A Bittersweet Homecoming for Egypt’s Jews: Declan Walsh and Ronen Bergman, NYTimes, Feb. 23, 2020
“Mr. el-Sisi’s embrace of Egyptian Jews is also awkward and laced with contradictions. The visit of 180 Jews took place under a news media blackout, with no coverage in Egyptian outlets, and amid iron-tight security by Egyptian officials who at times outnumbered their visitors.”
Clutching a decades-old black-and-white photo, Doris Wolanski directed a vehicle through Cairo’s chaotic traffic, her gaze trained on the street corners, in search of rue du Metro.
The photo showed an 8-year-old girl and her mother on a balcony overlooking a wide, deserted boulevard. The girl was Mrs. Wolanski, now 71; the apartment was her Jewish family’s home until they were expelled from Egypt in 1956, during the Suez crisis. Now she was trying to find it again.
The address wasn’t much help — rue du Metro had been renamed — but she hoped that details on the photo might lead her home. Spotting a familiar landmark, she filled with anxious anticipation.
Preserving the Traces of Egypt’s Lost Jews: Lucette Lagnado, WSJ, Feb. 7, 2019
“Today, there are fewer than a dozen Jews living in Egypt. But in recent years, some elderly Egyptians—mostly widows in their 80s or 90s—have “come out” to reclaim their Jewish identities. A couple of times a year, they journey shyly to the Gates of Heaven, the main synagogue on Adly Street, to attend a Passover Seder or a Hanukkah menorah lighting.”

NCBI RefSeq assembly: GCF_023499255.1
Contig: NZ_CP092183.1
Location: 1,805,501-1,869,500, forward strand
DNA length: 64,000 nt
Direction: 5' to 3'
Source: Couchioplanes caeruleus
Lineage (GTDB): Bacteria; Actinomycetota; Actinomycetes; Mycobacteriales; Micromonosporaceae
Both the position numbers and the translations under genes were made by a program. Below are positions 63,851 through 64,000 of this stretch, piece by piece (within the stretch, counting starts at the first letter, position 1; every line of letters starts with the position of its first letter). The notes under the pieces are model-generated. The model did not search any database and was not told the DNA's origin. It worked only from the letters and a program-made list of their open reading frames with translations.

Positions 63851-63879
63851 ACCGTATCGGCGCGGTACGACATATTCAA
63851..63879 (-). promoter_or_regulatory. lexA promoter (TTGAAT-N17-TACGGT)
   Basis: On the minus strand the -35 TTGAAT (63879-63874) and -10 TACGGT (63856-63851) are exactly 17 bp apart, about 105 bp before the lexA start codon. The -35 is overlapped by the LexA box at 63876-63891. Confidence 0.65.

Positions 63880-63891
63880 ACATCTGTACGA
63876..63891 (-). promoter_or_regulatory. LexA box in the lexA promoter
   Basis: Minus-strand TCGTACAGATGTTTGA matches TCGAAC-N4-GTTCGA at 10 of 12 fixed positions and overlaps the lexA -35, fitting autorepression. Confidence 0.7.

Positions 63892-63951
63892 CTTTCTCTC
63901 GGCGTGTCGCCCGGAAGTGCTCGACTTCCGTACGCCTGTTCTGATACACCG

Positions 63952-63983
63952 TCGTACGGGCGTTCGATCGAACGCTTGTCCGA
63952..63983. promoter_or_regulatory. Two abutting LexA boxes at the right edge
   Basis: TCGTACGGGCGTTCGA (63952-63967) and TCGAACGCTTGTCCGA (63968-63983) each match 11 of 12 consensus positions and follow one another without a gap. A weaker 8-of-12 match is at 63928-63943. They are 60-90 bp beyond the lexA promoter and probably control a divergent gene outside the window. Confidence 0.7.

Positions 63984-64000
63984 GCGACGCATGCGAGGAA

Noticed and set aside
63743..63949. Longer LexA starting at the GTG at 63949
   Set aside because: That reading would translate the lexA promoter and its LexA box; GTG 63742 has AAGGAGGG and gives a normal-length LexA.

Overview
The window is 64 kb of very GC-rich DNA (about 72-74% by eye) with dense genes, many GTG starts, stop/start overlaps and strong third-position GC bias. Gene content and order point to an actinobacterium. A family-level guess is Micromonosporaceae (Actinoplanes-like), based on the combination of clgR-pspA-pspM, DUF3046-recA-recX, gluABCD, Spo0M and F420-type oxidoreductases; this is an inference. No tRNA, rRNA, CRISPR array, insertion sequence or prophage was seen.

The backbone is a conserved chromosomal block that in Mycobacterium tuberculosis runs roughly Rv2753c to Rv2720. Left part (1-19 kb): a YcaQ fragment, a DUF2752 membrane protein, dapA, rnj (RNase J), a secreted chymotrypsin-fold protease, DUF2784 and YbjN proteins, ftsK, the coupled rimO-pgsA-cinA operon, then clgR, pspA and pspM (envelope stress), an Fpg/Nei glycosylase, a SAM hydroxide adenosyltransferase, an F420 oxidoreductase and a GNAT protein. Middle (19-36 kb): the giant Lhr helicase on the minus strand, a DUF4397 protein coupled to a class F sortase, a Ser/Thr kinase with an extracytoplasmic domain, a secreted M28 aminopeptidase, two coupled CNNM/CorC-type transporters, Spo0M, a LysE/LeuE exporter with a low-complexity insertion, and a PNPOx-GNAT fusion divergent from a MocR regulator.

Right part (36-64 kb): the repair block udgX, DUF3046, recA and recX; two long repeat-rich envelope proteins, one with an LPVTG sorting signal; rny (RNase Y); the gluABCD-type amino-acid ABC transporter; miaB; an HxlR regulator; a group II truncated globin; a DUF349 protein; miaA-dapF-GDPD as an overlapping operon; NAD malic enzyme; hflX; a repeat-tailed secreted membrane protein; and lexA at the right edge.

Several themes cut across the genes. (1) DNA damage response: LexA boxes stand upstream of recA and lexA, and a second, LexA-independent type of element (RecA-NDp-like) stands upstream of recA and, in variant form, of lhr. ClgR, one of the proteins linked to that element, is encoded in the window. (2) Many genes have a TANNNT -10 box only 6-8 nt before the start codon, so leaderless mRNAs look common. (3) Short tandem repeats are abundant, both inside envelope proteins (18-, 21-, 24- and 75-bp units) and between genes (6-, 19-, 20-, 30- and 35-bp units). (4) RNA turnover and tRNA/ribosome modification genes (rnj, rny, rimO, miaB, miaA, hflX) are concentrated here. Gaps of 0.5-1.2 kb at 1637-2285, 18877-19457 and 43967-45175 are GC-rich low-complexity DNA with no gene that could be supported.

Magda Haroun likes to say she will be the last Jew left in Egypt. She sees it as her mission to prepare for that day, which is why she is obsessed with preserving the remnants of Egyptian Jewish culture. Today, many younger Egyptians don’t know that, in the early 20th century, the country was home to some 80,000 Jews, who lived alongside Christians and Muslims in a flourishing multicultural society.
Ms. Haroun was born in 1952, the year when King Farouk was overthrown and life in Egypt changed dramatically. The Jews of Egypt had been departing in waves since 1948, the year of Israel’s creation, when they suddenly found themselves the object of the rage that so many Egyptians felt over the new Jewish state. Still, Farouk was viewed by the Jewish community as a protector. When Colonel Gamal Abdel-Nasser took over, he made it clear that Egypt was only for Arabs; Jews, even whose families had lived there for generations, didn’t qualify.
How should we remember the forced migration of Jews from Egypt?: Pablo Jairo Tutillo Maldonado, Stroum Center for Jewish Studies, University of Washington, Sept. 2017
While the Jewish community of Egypt left in various waves and for various reasons in the last century, I chose to study the year 1956 specifically because of the documented actions perpetrated by the Nasser Administration that led to the forced migration of members of the Jewish population.”
In September 2017, Eyal Sagui Bizawe, a Jerusalem-based Israeli film director of Egyptian Jewish origins, published an opinion article in Haaretz critiquing the Israeli Ministry of Education’s recent initiative to implement a new curriculum in the Israeli education system.